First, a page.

And they’d gone out of their way to get a Seattle, Washington number, so that you think, “Oh well, Amazon’s in Seattle – look, they’ve got the right dialling code!”

But that will always show up correctly if the cooks want it to, because they can pretty much come up with toll-free numbers for you to call at almost no cost to themselves, *and* they can make their outbound numbers look pretty much like what they want, can’t they?


CHET.  Yes, absolutely!

In fact, a lot of the scams like the ones that were busted in this enforcement action… the ones I’ve been receiving have been proclaiming to be from a lot of tech companies that have charged your card, that you need to get a refund, or there’s been some sort of clerical error and you need to reach out to them so they can sort out your account.

And what’s interesting is that none of these companies have I ever been able to reach by telephone, no matter how hard I’ve tried!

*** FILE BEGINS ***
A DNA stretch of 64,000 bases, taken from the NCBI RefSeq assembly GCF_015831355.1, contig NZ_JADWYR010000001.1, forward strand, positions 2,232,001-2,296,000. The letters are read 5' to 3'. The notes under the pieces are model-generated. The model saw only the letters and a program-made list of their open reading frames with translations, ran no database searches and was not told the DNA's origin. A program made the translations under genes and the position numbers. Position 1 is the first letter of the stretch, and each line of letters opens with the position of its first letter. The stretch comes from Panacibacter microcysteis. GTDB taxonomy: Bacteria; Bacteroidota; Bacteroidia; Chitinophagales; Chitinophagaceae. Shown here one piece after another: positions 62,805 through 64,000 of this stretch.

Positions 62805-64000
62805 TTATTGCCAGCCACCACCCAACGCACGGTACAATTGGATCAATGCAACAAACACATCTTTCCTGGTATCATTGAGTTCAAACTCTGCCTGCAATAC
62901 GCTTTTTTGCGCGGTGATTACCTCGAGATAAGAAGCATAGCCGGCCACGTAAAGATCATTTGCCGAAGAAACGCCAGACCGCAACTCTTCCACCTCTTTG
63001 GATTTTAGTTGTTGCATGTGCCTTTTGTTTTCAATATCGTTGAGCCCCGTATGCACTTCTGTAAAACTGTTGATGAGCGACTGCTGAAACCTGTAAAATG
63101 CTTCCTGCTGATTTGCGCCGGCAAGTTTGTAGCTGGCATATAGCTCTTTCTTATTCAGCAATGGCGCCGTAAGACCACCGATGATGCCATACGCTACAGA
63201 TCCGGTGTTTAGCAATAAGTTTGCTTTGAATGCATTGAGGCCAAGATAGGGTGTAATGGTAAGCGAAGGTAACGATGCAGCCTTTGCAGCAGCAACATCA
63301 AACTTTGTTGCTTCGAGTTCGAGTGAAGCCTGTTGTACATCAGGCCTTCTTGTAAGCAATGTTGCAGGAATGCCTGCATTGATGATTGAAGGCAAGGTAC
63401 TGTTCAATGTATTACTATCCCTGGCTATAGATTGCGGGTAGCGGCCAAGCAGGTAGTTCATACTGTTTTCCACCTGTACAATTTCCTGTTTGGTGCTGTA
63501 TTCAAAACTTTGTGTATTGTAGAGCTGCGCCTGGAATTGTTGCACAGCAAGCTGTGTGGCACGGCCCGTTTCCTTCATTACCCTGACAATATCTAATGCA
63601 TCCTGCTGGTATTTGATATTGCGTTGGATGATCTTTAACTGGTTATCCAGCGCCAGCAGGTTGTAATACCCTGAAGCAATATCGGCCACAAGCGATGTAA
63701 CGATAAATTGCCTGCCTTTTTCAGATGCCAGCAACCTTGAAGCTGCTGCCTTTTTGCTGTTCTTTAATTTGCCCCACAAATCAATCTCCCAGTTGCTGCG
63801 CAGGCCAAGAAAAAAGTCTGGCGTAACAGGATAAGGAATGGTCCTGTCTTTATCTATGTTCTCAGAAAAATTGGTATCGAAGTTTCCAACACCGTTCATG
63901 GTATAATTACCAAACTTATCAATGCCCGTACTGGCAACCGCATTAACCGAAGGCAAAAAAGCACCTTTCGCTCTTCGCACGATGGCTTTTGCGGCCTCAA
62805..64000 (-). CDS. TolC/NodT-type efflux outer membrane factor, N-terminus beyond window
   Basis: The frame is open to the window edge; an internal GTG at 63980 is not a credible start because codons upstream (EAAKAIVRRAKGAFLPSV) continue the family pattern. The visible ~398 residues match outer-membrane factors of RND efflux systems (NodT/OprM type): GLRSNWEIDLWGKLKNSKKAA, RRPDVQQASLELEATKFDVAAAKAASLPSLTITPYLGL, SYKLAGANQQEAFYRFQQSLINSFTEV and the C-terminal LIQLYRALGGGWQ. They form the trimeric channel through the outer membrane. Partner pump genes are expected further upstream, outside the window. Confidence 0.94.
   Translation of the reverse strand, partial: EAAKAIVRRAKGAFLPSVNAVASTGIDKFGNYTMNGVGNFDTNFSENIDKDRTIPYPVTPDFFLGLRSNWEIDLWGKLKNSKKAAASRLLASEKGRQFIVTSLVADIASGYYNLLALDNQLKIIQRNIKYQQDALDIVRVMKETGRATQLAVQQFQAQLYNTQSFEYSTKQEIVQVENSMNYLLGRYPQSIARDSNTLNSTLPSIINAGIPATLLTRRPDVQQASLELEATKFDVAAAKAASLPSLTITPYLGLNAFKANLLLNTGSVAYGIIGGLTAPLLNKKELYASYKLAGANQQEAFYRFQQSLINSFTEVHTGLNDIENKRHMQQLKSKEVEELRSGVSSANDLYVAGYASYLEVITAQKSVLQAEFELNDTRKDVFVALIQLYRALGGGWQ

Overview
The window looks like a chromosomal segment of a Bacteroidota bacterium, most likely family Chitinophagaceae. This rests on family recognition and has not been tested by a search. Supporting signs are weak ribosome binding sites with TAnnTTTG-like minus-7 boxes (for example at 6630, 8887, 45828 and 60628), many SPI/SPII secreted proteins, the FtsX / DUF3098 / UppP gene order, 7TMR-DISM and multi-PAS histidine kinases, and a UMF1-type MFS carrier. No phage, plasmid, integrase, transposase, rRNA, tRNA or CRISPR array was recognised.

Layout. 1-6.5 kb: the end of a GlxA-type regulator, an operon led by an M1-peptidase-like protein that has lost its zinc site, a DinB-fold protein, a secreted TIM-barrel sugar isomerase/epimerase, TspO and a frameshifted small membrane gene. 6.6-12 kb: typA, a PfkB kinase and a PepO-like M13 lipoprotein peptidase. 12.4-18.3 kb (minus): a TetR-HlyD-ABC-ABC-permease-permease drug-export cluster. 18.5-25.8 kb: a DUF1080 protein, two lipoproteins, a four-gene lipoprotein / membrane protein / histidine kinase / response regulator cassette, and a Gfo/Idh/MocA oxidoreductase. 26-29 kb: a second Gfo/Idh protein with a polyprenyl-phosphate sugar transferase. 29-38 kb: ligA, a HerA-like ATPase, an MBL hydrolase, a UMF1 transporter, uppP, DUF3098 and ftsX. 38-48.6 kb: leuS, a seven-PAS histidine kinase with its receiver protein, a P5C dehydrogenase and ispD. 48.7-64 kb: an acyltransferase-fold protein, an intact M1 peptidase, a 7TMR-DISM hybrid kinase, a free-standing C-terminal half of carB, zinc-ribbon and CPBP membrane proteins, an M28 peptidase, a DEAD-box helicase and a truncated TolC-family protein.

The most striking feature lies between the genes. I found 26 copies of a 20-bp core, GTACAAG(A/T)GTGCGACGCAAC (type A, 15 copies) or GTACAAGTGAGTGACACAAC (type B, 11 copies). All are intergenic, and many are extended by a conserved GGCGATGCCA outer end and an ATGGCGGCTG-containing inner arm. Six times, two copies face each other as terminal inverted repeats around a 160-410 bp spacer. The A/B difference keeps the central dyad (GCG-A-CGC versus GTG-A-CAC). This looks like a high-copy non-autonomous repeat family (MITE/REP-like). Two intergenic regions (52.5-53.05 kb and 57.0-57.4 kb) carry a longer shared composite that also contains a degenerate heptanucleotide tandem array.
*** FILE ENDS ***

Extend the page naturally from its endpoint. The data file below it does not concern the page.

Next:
DUCK.  [LAUGHS] So that’s your telltale, is it?

“If you phone the number and someone answers, it must be a scam!”


CHET.  [WRY] Pretty much.

Have you ever tried to call Google?


DUCK.  Not personally, Chester.


CHET.  I recommend against it, in case you ever feel tempted.

The number of people that reach out to us about things like their Instagram accounts being stolen, and their Facebook accounts being stolen because they weren’t using multifactor authentication and so on…

You listen to these people describe their experiences trying to get support from Facebook or Instagram to resolve their issues, and it will quickly convince you that if you reach a human, it’s probably not real.